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Test ID: IGAS    
IgA Subclasses, Serum

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Useful For Suggests clinical disorders or settings where the test may be helpful

Investigation of immune deficiency due to IgA2 deficiency

 

Evaluating patients with anaphylactic transfusion reactions

 

Clinical Information Discusses physiology, pathophysiology, and general clinical aspects, as they relate to a laboratory test

IgA, the predominant immunoglobulin secreted at mucosal surfaces, consists of 2 subclasses, IgA1 and IgA2. IgA1 is the major (approximately 80%) subclass in serum. IgA2 is the major subclass in secretions such as milk. Although IgA deficiency is a common defect (1 in 700), it is usually asymptomatic. IgA deficiency with or without IgG subclass deficiency, however, can lead to recurrent pulmonary and gastrointestinal infections. Some infections (eg, recurrent sinopulmonary infections with Haemophilus influenzae) may be related to a deficiency of IgA2 in the presence of normal total IgA concentrations.

 

Paradoxically, bacterial infections may also cause IgA deficiency. For example, IgA1 (but not IgA2) can be cleaved and inactivated by certain bacteria, thus depleting the majority of the IgA. In the presence of a concurrent IgA2 deficiency, infection by these organisms results in an apparent IgA deficiency.

 

IgA deficiency is 1 cause of anaphylactic transfusion reactions. In these situations, IgA-deficient patients produce anti-IgA antibodies that react with IgA present in the transfusion product. While transfusion reactions typically occur in patients who have no detectable levels of IgA, they can occur in patients with measurable IgA. In these situations, the complete deficiency of 1 of the IgA subclasses may be the cause of the transfusion reactions.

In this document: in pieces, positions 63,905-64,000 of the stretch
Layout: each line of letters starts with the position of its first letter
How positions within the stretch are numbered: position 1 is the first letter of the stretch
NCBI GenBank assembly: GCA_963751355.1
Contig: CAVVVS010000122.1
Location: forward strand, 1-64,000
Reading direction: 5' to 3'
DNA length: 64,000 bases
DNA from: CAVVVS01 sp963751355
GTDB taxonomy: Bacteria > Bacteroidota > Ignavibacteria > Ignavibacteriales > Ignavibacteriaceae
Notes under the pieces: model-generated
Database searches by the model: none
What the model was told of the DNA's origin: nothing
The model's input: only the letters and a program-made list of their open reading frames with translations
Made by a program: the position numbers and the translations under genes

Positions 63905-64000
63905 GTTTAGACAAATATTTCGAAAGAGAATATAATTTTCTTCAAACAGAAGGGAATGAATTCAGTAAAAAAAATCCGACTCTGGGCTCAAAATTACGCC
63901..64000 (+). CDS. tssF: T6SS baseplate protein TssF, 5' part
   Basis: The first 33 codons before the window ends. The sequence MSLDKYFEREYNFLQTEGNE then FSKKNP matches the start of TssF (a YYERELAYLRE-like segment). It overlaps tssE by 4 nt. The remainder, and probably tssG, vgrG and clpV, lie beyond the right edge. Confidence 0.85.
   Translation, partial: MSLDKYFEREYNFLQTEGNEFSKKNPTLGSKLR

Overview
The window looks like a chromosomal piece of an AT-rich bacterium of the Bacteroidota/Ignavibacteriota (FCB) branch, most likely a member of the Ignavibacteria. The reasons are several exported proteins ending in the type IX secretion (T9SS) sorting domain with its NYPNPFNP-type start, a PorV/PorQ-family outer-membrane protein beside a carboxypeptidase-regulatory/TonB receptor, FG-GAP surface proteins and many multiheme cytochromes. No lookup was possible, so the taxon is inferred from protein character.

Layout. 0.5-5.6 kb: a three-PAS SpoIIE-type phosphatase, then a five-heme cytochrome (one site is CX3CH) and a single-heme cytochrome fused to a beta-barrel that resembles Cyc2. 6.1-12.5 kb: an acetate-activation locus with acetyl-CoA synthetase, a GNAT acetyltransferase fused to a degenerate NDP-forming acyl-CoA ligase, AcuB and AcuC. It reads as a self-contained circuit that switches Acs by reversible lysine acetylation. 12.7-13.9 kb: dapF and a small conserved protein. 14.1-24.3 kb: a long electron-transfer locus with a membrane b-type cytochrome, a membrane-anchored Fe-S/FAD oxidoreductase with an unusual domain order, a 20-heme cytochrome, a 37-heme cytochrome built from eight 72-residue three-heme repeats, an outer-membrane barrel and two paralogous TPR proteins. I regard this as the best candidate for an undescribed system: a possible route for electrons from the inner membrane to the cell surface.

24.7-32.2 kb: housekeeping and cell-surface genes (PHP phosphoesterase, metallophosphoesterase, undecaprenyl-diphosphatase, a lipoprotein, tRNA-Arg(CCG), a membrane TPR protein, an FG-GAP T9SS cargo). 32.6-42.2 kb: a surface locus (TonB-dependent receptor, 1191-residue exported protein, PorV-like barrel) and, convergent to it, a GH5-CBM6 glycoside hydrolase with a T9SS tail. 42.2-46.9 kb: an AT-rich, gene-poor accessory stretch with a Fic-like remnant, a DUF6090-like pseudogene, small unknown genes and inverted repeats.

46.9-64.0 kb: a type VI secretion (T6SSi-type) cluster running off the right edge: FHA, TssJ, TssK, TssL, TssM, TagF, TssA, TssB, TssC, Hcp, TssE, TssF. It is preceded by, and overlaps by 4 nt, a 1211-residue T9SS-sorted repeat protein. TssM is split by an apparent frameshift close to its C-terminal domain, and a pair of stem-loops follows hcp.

Reference Values Describes reference intervals and additional information for interpretation of test results. May include intervals based on age and sex when appropriate. Intervals are Mayo-derived, unless otherwise designated. If an interpretive report is provided, the reference value field will state this.

IgA

0-<5 months: 7-37 mg/dL

5-<9 months: 16-50 mg/dL

9-<15 months: 27-66 mg/dL

15-<24 months: 36-79 mg/dL

2-<4 years: 27-246 mg/dL

4-<7 years: 29-256 mg/dL

7-<10 years: 34-274 mg/dL

10-<13 years: 42-295 mg/dL

13-<16 years: 52-319 mg/dL

16-<18 years: 60-337 mg/dL

> or =18 years: 61-356 mg/dL

 

IgA1

0-<5 months: 10-34 mg/dL

5-<9 months: 14-41 mg/dL

9-<15 months: 20-50 mg/dL

15-<24 months: 24-58 mg/dL

2-<4 years: 16-162 mg/dL

4-<7 years: 17-187 mg/dL

7-<10 years: 21-221 mg/dL

10-<13 years: 27-250 mg/dL

13-<16 years: 36-275 mg/dL

16-<18 years: 44-289 mg/dL

> or =18 years: 50-314 mg/dL

 

IgA2

0-<5 months: 0.4-5.5 mg/dL

5-<9 months: 1.5-6.2 mg/dL

9-<15 months: 2.8-7.0 mg/dL

15-<24 months: 3.9-7.7 mg/dL

2-<4 years: 1.3-31.1 mg/dL

4-<7 years: 1.1-39.1 mg/dL

7-<10 years: 1.4-48.0 mg/dL

10-<13 years: 2.6-53.4 mg/dL

13-<16 years:  4.7-55.1 mg/dL

16-<18 years: 6.6-54.3 mg/dL

> or =18 years: 9.7-156.0 mg/dL

Interpretation Provides information to assist in interpretation of the test results

Low concentrations of IgA2 with normal IgA1 levels suggest an IgA2 deficiency.

 

Elevated concentrations of IgA2 with normal or low amounts of IgA1 suggest a clonal plasma cell proliferative disorder secreting a monoclonal IgA2.

 

Increased total IgA levels also may be seen in benign disorders (eg, infection, inflammation, allergy), hyper IgD syndrome with periodic fever and monoclonal gammopathies (eg, myeloma, monoclonal gammopathies of undetermined significance [MGUS]).

Clinical Reference Provides recommendations for further in-depth reading of a clinical nature

1. Schauer U, Stemberg F, Rieger CHL, et al: Establishment of age-dependent reference values for IgA subclasses. Clin Chim Acta 2003;328:129-133

2. Saulsbury FT: Hyperimmunoglobulinemia D and periodic fever syndrome (HIDS) in a child with normal serum IgD, but increased serum IgA concentration. J Pediatrics 2003:127-129

3. Popovsky MA: Transfusion Reactions. American Association of Blood Banks, Third edition, 2007